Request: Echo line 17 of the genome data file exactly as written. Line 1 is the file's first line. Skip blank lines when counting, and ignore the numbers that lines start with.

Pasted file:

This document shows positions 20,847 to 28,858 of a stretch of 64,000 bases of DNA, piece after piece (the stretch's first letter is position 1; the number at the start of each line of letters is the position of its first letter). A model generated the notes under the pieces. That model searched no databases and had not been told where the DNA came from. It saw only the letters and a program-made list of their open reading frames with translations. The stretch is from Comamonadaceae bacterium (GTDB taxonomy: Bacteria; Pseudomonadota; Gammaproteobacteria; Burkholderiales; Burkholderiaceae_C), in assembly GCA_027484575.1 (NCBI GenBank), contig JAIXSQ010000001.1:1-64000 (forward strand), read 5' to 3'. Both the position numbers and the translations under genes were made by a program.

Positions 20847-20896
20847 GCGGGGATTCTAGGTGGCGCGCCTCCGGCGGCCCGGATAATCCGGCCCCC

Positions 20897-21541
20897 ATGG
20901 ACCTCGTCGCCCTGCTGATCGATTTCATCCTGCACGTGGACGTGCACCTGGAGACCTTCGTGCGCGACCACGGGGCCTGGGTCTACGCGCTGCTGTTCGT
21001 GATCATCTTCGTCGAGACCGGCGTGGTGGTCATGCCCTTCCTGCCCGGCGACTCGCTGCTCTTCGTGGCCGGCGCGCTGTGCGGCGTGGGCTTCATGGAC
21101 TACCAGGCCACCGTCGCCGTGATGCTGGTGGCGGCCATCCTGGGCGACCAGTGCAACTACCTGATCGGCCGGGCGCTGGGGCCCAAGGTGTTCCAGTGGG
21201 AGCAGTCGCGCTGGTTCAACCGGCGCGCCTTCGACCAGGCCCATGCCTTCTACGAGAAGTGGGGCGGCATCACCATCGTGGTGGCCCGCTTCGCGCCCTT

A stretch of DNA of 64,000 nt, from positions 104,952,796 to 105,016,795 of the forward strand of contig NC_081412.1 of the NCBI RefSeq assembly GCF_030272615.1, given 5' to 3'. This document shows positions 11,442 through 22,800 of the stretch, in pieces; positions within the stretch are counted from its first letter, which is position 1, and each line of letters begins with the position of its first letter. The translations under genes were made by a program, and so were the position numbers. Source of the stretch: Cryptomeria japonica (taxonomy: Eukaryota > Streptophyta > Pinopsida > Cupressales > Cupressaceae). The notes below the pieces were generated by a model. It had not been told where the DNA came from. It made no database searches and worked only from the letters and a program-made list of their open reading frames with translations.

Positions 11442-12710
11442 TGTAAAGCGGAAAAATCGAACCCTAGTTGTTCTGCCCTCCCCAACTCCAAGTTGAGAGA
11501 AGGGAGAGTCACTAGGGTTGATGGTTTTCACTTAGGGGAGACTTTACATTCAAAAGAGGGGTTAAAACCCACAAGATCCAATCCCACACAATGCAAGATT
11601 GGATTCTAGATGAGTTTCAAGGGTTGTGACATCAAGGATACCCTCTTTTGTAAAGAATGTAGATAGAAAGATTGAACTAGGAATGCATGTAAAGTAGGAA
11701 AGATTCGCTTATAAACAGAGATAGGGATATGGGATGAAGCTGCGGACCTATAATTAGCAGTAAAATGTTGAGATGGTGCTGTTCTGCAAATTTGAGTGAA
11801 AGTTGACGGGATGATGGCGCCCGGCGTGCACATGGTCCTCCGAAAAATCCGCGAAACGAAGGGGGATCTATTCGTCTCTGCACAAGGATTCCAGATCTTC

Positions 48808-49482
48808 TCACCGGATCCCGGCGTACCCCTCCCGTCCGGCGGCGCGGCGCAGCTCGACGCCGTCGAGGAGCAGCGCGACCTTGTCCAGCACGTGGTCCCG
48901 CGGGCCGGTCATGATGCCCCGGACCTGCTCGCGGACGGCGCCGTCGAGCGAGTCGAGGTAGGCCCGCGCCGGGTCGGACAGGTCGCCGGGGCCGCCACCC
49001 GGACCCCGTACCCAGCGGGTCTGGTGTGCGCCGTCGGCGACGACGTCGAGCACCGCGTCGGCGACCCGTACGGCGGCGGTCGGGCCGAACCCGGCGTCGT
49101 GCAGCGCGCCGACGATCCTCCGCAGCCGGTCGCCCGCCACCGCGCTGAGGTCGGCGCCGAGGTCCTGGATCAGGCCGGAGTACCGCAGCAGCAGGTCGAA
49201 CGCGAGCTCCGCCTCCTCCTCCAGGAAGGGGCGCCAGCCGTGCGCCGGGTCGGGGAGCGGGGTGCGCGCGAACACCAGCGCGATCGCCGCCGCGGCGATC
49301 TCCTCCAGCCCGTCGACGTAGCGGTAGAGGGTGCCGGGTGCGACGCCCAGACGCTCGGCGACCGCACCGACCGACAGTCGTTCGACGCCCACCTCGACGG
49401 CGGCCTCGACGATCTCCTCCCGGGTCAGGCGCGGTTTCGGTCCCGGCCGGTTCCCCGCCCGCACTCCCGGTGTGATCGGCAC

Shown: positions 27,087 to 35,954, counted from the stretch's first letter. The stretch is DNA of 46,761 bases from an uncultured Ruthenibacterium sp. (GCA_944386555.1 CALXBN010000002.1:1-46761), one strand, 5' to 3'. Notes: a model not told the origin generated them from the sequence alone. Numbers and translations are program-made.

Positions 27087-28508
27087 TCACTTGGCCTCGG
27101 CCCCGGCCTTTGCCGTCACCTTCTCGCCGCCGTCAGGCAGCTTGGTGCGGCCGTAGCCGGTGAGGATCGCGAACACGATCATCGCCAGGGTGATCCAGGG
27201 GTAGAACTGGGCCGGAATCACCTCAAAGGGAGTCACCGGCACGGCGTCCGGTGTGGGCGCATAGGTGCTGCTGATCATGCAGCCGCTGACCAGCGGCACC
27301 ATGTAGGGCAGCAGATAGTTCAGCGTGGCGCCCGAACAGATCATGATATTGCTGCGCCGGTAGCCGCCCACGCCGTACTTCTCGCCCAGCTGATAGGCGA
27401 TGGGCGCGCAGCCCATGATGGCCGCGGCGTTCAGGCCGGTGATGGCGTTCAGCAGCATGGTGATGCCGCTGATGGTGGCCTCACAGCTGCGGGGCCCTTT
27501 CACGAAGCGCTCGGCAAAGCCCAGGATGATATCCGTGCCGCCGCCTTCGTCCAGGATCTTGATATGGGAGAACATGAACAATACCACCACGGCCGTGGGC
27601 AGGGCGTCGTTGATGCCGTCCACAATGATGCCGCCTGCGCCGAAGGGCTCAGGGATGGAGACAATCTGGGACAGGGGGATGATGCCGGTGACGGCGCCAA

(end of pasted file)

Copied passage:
Positions 48808-49482